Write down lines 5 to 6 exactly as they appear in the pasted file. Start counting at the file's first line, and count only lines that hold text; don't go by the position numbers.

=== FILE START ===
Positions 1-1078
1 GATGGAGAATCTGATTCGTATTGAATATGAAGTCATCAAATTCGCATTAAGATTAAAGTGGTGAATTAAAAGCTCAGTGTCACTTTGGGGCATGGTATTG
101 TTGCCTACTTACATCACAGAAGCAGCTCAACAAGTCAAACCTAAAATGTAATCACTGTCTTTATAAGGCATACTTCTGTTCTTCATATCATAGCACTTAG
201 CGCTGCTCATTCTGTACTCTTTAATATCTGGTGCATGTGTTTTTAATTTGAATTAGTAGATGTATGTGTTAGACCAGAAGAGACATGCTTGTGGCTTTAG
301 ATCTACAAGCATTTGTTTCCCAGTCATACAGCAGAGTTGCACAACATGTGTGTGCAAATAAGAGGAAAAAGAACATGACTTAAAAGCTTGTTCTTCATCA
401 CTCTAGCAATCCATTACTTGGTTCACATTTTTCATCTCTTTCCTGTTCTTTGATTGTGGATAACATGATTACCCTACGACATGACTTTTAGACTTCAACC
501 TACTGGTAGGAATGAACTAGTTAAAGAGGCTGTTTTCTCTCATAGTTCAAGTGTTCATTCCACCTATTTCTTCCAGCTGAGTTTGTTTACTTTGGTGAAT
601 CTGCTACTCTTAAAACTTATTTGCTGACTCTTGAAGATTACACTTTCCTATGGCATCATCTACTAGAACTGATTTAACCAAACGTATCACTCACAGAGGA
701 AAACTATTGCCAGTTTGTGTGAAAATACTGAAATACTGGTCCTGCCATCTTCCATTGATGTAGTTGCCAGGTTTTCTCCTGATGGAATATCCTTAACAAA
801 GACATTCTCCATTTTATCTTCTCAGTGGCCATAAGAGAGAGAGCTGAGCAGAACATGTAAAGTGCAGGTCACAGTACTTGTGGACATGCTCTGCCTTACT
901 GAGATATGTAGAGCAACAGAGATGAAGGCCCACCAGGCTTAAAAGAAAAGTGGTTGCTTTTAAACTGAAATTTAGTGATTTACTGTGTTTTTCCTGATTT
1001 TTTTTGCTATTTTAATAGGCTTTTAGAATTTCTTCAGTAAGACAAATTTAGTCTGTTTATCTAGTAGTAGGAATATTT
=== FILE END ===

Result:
301 ATCTACAAGCATTTGTTTCCCAGTCATACAGCAGAGTTGCACAACATGTGTGTGCAAATAAGAGGAAAAAGAACATGACTTAAAAGCTTGTTCTTCATCA
401 CTCTAGCAATCCATTACTTGGTTCACATTTTTCATCTCTTTCCTGTTCTTTGATTGTGGATAACATGATTACCCTACGACATGACTTTTAGACTTCAACC